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Wayne State University

New AutoDetect™ Syringe for Labor Epidural Analgesia

V. Soskin, H. M. Marsh, Z. Injic, T. Tenenboym, D. Deppen, J. Cox, K. Ferguson, X. Yu, A. Shalhoub, A. Raiskin, K. Crawforth, M. Marjanovic
Department of Anesthesiology, Wayne State University/The Detroit Medical Center, Detroit, Michigan


Episure AutoDetect Syringe

Introduction
The loss of resistance (LOR) technique is currently used for localization of the epidural space. However, false positive results in obese patients or duralpuncture and headache (PDPHA) incidences stilloccur. In this prospective study we used the FDA-approved Episure AutoDetect Syringe (ADS) developed by Indigo-Orb, Inc. to evaluate user opinion and satisfaction. Equipped with an internal compression spring, this syringe allows one to apply a constant uniform pressure to the syringe barrel, alleviating the need for thumb pressure, thus identifying entry into the epidural space more objectively. The ADS was previously evaluated in animal models1 and a clinical trial in 10 patients2.

Methods
After Wayne State University IRB approval, groups consisting of Attendings (Group 1), CRNAs (Group 2) and Anesthesia Residents (Group 3) followed protocol in placing 161 epidurals on laboring patients (ASA I-III). All labor epidurals were inserted in a sitting position at L2-3 or L3-4 interspace, using 17G Tuohy needles and 19G closed-tip springwood catheters. LOR was detected using the ADS loaded with 3-5ml of normal saline. Data collected included patient demographics, history of dural puncture/PDPHA, depth of LOR, number of attempts and epidural placement difficulties. Participants viewed the Indigo-Orb Episure AutoDetect training video prior to using the ADS. Anesthesia Residents were randomly selected between CA-1, CA-2 and CA-3 years. All Anesthesia Residents have previous experience in placement of labor epidurals. Participants completed a pre-study survey and a post-study satisfaction survey.

Results
The average patient age was 25.1±6.0 years and the average BMI was 33.1±8.2. No significant statistical differences between BMI and age or number of passes among groups were found. A past history of labor epidurals (#69) and dural puncture/PDPHA (#2) were reported. There were 3 (BMI 38-43.3), 14 (BMI 28.8-52.7), and 11 (BMI 23.9-49.3) insertions in Groups 1-3, respectively, requiring more than 1 pass. Group 2 reported 2 dural punctures. Epidural placement and post-study satisfaction survey results are summarized in the table below.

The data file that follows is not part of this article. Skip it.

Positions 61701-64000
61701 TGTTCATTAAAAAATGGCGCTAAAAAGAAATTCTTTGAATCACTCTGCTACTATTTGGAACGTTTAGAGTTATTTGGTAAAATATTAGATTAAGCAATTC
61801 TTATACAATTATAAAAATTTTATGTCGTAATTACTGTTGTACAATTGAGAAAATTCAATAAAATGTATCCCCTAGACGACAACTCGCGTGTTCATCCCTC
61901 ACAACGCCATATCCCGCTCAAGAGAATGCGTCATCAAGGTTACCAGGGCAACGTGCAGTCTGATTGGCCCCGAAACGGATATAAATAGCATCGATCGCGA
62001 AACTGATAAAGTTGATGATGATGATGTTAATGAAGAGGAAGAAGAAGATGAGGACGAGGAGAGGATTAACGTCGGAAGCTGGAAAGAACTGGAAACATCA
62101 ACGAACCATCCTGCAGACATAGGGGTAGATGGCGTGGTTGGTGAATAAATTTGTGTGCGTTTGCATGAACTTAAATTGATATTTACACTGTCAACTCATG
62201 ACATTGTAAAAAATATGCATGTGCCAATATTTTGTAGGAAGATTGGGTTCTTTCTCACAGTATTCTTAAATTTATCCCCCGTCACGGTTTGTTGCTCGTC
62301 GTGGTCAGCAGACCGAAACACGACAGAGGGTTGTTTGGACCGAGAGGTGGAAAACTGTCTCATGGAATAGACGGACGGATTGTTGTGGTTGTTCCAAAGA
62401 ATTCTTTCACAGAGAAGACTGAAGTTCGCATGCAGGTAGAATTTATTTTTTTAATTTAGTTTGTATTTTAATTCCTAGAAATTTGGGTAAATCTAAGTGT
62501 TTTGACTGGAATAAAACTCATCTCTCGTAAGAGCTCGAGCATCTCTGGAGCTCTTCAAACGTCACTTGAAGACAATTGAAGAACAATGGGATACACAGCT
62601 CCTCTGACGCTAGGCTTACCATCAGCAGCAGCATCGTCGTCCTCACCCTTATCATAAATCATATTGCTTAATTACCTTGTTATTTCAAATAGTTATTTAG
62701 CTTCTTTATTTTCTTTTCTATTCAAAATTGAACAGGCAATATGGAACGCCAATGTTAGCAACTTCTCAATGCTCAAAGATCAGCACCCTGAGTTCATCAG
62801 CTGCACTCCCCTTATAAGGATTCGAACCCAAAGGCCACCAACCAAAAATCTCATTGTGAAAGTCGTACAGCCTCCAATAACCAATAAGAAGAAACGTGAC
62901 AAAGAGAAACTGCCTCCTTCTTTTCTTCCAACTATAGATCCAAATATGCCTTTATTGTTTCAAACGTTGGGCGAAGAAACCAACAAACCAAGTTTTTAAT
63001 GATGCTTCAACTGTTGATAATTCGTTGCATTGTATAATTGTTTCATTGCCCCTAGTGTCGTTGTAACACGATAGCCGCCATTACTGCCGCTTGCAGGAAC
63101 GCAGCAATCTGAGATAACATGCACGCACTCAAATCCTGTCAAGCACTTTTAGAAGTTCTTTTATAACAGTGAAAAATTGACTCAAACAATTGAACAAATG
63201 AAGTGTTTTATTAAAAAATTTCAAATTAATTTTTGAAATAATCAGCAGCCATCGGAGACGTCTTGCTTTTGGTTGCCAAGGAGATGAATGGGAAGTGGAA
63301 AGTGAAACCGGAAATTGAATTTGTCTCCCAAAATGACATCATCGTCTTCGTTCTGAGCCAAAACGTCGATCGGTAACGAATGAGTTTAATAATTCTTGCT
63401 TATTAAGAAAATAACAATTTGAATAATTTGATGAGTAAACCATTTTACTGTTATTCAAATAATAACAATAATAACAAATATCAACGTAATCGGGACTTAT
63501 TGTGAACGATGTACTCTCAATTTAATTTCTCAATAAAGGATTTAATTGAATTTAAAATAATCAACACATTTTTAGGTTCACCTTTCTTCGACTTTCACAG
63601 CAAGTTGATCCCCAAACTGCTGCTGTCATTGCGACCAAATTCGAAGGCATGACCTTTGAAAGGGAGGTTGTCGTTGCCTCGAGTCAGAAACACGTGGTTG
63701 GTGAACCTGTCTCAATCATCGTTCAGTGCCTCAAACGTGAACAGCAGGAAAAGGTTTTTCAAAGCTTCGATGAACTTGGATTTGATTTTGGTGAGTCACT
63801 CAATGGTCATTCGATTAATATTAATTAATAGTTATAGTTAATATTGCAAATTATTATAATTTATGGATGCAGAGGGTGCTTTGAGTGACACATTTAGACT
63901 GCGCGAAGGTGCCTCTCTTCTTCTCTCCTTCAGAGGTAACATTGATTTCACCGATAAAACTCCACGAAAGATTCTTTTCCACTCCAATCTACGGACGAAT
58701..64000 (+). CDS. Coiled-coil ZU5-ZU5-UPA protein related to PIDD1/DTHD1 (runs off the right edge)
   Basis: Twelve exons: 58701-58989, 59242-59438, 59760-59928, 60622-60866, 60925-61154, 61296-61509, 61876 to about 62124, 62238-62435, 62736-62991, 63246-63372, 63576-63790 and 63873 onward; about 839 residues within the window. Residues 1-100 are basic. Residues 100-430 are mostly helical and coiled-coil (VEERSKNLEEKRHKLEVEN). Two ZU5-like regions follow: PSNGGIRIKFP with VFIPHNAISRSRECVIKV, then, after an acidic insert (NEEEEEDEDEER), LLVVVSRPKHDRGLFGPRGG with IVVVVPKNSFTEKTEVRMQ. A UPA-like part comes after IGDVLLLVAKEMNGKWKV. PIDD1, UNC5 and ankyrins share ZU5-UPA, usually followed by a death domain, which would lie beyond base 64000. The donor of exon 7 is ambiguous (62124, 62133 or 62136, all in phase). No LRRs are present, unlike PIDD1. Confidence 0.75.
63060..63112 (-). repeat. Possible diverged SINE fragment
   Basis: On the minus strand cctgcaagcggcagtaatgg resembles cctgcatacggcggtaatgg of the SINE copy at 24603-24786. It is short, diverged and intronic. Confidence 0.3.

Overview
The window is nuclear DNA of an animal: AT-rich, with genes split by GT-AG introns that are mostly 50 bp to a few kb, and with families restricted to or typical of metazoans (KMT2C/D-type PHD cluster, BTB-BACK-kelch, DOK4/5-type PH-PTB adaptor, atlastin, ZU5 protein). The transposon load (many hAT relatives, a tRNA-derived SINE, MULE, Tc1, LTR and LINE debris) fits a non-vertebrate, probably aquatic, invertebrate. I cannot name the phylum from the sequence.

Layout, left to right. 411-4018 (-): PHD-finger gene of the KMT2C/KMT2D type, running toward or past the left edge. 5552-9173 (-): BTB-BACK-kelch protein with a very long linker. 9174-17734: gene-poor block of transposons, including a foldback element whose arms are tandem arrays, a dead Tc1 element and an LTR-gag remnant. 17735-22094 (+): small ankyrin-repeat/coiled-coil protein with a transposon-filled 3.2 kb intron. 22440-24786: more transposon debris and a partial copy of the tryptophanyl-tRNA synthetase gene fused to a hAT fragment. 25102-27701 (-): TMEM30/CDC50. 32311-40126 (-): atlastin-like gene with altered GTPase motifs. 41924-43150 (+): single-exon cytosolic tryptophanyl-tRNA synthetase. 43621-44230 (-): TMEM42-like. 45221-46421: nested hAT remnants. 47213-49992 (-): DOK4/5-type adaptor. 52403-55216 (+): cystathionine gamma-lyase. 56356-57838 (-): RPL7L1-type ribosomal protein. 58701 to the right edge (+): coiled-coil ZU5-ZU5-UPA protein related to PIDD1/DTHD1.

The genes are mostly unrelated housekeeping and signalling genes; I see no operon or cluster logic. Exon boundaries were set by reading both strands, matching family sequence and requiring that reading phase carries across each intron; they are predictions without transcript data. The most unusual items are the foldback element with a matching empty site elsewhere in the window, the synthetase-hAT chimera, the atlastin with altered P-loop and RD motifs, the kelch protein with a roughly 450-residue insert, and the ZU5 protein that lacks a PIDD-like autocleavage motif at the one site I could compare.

Table: Epidural Experiences with the AutoDetect Syringe (ADS)

  
Epidural Placement
   Depth of Epidural Space (cm) # of passes # of Dural Punctures
All Groups
(N=161) Mean
6.43±1.75 1.26±0.68 0.01±0.11
Group 1
(n=32) Mean
6.34±2.13 1.44±1.13 0
Group 2
(n=58) Mean
6.08±1.86 1.26±0.55 0.03±0.18
Group 3
(n=71) Mean
6.75±1.41 1.18±0.46 0
  
Post-Study Satisfaction Survey with AutoDetect Syringe
   Identify Epidural Space
1=not accurate
5=very accurate
2 Hands Improves Method
1=no improvement
5=significant Improvement
Easy to Use
1=very difficult
5=very easy
Useful Learning Tool
1=not at all
5=very useful
All Groups
(N=161) Mean
4.40±0.84 3.90±1.60 3.70±0.82 3.40±1.26
Group 1
(n=32) Mean
5.00±0 4.50±0.71 3.50±0.71 4.00±0
Group 2
(n=58) Mean
4.00±0.82 2.50±1.73 3.25±0.96 2.50±1.29
Group 3
(n=71) Mean
4.50±1.00 5.00±0 4.25±0.50 4.00±1.15

Discussion
The overall comments were positive “easy placement, very good experience with difficult epidural placement, good experience in patient with severe scoliosis.” In two cases failed attempts by the CRNA and Anesthesia Resident using a regular LOR syringe were successfully placed by the Attending using the ADS. A locking mechanism for redirection would be a good addition especially for difficult epidural placement in obese patients. Our study showed the ADS improves accuracy and objectivity in identifying the epidural space, providing more stability and controlled movement by allowing two hands for placement. It could be a very useful addition to Anesthesia training, especially for Residents.

Conclusion
Our study showed the ADS improves accuracy and objectivity in identifying the epidural space, providing more stability and controlled movement by allowing two hands for placement. It could be a very useful addition to Anesthesia training, especially for Residents.

References
1. Riley ET, Sundar S (2004): A Unique Loss of Resistance Syringe for Epidural Needle Placement. Anesthesiology 100: A72

2. Carvallo C, Riley E, Sundar S (2005): A New Loss of Resistance Syringe for Labor Epidural Placement. Anesthesiology 103: A582

Acknowledgment
This clinical trial was financially supported by Indigo Orb, Incorporated.